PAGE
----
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Peter Marshall,

For pure, out-of-this-world singing in the style of the big-band crooners, I urge you to investigate Boy Singer, a sensational new CD by Peter Marshall. Yes, the one and only handsome, affable Peter Marshall, whom you loved for years as the best host in the history of Hollywood Squares, has really recaptured the lush sounds of the good old days of Crosby, Sinatra and Torme. His vocal stylings have been one of the best-kept secrets in music. (He’s played the big rooms in Vegas and co-starred with Julie Harris in the ill-fated Sammy Cahn–Jimmy Van Heusen show Skyscraper, but his talents are largely unknown to New Yorkers.) This is his long-awaited first solo CD. It is a marvel.

If he sounds thrillingly like the great Dick Haymes, there’s an obvious reason. Mr. Haymes was once married to film star Joanne Dru, who was Mr. Marshall’s sister, and his laid-back, uncluttered, no-frills phrasing has been a very real influence. The 14 cuts on this remarkable collection reflect that kind of purity, with gorgeous arrangements by Ray Ellis, Alan Copeland, Sammy White and Larry White and a 46-piece orchestra that comprises some of the greatest studio musicians the West Coast has to offer. Mr. Marshall sounds as relaxed in that setting as Sinatra in one of his legendary 4 a.m. sessions with Nelson Riddle, and the phrasing is just to die for. Especially on “Everything Happens To Me”—I have never heard notes bent like that on this song. In fact, I have never heard the song sung with so much hip freshness.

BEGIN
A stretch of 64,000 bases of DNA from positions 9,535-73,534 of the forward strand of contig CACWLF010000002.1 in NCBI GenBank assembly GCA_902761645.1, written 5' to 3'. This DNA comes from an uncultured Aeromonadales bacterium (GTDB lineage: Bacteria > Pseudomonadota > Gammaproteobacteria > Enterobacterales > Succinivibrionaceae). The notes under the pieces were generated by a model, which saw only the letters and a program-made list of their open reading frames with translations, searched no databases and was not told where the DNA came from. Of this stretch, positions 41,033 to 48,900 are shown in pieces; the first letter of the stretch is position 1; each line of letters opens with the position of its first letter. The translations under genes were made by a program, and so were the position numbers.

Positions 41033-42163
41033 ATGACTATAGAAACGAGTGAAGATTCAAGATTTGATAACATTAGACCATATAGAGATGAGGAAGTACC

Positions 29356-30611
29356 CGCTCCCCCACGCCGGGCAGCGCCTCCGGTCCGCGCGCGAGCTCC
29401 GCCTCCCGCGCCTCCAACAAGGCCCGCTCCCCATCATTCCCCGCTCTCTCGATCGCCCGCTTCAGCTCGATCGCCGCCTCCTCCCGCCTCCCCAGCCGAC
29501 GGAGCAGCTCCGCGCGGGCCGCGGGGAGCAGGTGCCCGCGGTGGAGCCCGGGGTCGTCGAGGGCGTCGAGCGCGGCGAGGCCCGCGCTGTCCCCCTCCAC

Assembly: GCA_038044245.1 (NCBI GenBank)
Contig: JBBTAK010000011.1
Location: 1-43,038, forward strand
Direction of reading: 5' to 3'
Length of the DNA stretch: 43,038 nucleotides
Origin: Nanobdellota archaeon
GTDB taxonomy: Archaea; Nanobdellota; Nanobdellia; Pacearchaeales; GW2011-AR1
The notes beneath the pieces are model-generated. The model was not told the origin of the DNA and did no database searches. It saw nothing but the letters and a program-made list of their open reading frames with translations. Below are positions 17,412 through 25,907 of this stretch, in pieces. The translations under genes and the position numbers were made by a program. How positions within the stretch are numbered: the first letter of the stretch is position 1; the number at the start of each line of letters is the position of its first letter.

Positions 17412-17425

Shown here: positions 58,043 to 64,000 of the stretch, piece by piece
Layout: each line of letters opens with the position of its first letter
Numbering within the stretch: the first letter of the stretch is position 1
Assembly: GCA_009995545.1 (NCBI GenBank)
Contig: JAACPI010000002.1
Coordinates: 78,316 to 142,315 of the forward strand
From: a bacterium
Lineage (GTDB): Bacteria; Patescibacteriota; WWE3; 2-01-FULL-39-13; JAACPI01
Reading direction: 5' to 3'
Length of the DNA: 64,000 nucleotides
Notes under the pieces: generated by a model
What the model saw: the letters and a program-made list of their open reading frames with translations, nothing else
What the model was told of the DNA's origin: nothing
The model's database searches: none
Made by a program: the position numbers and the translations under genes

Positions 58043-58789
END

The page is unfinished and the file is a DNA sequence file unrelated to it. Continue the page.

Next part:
The perfect combination of voice (as warm or cool as the songs demand), brilliant arrangements, great material and easy, conversational phrasing make this a treasure. I am so jazzed up by the chuckles, the occasional been-around crack in the voice, the low lush dives on words like “love” and the first-rate songs—the Burton Lane–E.Y. Harburg jewel “Poor You” has always been an overlooked favorite of mine—that this CD has rarely wandered far from my stereo since it arrived. “Oh, You Crazy Moon,” “This Heart of Mine,” “Fools Rush In,” “I’ll Close My Eyes,” “I’m Glad There is You”—-the repertoire is faultless, unhackneyed and interpreted with fresh vision.

There are new discoveries, too: “Night Life,” a song unknown to me (by Willie Nelson, of all people!) turns out to be the most swinging thing on the list. The string intro on “The More I See You” is worth rewinding just to hear the arrangement before the voice comes in. It all has a wisdom, maturity and appeal that makes the material timeless. I know there’s a tongue-in-cheek theme (boy singer from the World War II days of radio transcriptions, like the weekly show Dick Haymes and Helen Forrest used to do for war bonds), but the hip singing transcends that theme and emerges as contemporary as any vocal stylist can sound today.

Although there are plans afoot to release this CD in stores, Mr. Marshall is presently distributing it himself. The only way you can get it at the time of this writing is via the Internet. Mr. Marshall has his own website: Log on for complete details on how to order; he ships immediately. Trust me on this: It is one CD that no lover of the art of the American popular song can afford to be without.

Now isn’t it time for him to play a New York room like Feinstein’s at the Regency and reacquaint the world with what a terrific singer Peter Marshall is? In a crippled world of honks and screams and terminal laryngitis, listening to the vanishing art of singing like this is like learning how to walk again after a broken leg.